Author + information
- Georg Ertl, MD⁎ ()
- ↵⁎Reprint requests and correspondence:
Dr. Georg Ertl, Universitat Wuerzburg, Medizinische Universitatsklinik, Oberdürrbacherstrasse 6, Wuerzburg, Bavaria D-97080 Germany
In this issue of the Journal, Flachskampf et al. (1) offer “a German perspective on reimbursement and its impact on cardiology practice.” The basic conclusion is that reimbursement has driven the rate of cardiovascular interventions in the German population to an international leadership. Obviously, it remains speculative as to whether this is a causal interrelation. This matter is widely discussed in Germany, as probably in any country running a healthcare system following rules of free market economy. Another question is whether German cardiologists do too many cardiovascular procedures or the others do too few.
The second question raised by the authors is to what extent invasive cardiology is overpaid in the German healthcare system. It is tempting to assume that invasive cardiology is indeed overpaid, because the number of procedures is continuously rising. However, there might be other reasons for such a rise, like the gain of life expectancy of our patients by 5 years during the last 2 decades and the nationwide move of therapy of acute coronary syndromes toward invasive procedures. In fact, in our institution elective coronary procedures rather decline, whereas acute interventions balance this decline. Finally, a valid conclusion would require calculating total costs including investments for invasive versus noninvasive procedures, again a difficult task to undertake. The population-based key numbers given by the authors show that German cardiologists conduct strikingly more coronary angiograms and interventions than U.S. cardiologists. That more procedures are done in Germany, despite being less-well-paid than in the United States, does not exclude but certainly does not support the statement of a reimbursement-driven number of procedures. My guess is that unnecessary profit-driven procedures might happen but do not comprehensively explain the numbers we observe.
In a free market economy healthcare system, the incentives are strong to produce a small spectrum of high-price goods with a high profit margin in large quantity. Clearly, today these are the technical procedures in medicine, invasive or noninvasive. Intellectual and communicative services are paid much less, at least in cardiology. The noninvasive cardiologists in private practice in Germany depend economically on personally conducting echocardiography, whereas anamnesis, physical investigation, and interpretation of the echo and putting it in a context with other findings are poorly paid. This is 1 reason why German cardiologists refuse to delegate echocardiography to technicians. Thus, a prominent problem in cardiology is that technical skills are paid better than intellectual capabilities. A patient-and-disease- rather than a procedure-oriented reimbursement might be more adequate. However, quantifying expenditure of procedures is easier than quantifying brainpower and is considered essential for a healthcare system open to economic competition.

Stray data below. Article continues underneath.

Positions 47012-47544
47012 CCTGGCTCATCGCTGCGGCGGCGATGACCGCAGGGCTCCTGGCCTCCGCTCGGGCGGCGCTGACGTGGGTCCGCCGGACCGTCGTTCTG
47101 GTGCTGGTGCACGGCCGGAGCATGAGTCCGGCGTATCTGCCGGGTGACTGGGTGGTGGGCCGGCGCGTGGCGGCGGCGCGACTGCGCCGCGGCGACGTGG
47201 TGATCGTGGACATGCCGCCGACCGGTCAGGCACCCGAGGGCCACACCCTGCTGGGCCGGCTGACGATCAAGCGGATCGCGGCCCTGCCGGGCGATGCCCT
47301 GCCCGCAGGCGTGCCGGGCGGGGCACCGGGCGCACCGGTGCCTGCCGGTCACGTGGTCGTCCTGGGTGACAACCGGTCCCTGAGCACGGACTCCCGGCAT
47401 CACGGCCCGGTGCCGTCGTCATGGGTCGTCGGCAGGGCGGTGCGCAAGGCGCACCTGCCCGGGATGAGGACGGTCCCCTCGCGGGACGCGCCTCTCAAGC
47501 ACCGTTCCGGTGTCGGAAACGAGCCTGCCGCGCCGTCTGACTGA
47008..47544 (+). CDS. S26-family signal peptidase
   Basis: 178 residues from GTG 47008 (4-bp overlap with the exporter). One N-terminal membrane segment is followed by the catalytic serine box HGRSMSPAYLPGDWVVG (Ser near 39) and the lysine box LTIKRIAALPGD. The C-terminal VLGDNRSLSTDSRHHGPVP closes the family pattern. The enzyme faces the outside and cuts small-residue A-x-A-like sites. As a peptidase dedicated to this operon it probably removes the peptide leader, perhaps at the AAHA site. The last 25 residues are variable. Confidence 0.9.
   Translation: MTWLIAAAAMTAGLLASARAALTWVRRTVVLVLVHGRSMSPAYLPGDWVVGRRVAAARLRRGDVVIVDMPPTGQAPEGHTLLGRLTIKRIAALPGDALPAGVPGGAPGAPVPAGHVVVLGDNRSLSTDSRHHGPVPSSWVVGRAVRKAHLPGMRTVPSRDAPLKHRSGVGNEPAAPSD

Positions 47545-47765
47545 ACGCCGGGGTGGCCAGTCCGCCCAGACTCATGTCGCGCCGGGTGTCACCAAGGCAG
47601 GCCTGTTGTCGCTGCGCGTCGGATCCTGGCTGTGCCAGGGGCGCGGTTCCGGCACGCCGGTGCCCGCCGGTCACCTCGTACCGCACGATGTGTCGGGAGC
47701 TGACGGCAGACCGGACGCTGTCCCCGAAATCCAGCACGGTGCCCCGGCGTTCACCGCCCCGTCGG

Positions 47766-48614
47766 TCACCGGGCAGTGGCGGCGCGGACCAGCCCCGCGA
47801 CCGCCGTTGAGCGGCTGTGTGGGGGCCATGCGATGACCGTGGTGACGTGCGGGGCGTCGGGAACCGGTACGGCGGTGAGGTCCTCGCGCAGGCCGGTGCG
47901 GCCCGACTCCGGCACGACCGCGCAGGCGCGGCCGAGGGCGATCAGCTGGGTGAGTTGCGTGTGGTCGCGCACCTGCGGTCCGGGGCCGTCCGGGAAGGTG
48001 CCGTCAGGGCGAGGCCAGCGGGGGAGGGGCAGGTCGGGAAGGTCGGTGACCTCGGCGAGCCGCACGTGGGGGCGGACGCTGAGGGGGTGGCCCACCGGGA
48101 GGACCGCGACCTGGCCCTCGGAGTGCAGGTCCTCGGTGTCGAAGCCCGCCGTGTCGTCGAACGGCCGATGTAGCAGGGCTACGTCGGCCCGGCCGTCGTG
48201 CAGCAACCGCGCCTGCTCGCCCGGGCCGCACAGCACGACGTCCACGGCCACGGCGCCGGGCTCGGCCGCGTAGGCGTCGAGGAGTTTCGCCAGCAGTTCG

Might a healthcare system that has been designed to fulfill caritative tasks obey the rules of a free market economy? What would be the alternative? Perhaps it might be valuable to conduct a comparison of the German or U.S. healthcare systems with the Swedish or British national healthcare systems, which are in general not reimbursement-driven. Nina Rehfeld reported in the Frankfurter Allgemeine Zeitung of October 1, 2007, on the neurologist Livingstone who left, frustrated with the British National Health Care System, England and went to the United States, where again he was disappointed by the leaks in distribution of medical services. The comparison of healthcare systems suffers from differences at several levels. For instance, the German system covers health care for everybody, including sick pay after 6 weeks when the statutory sick pay of the employer expires. Nevertheless, total healthcare costs seem to be less in Germany than in the United States. It is very difficult to define and compare total costs with total accomplishments of a healthcare system. Most Germans today probably would like to stay with their semi-free-market system with cautious interventions to combat excesses. One desirable correction would be a higher estimation of the intellectual, communicative, and scientific skills of cardiologists.
Please note: Dr. Ertl has reported that he has no relationships relevant to the contents of this paper to disclose.
- American College of Cardiology Foundation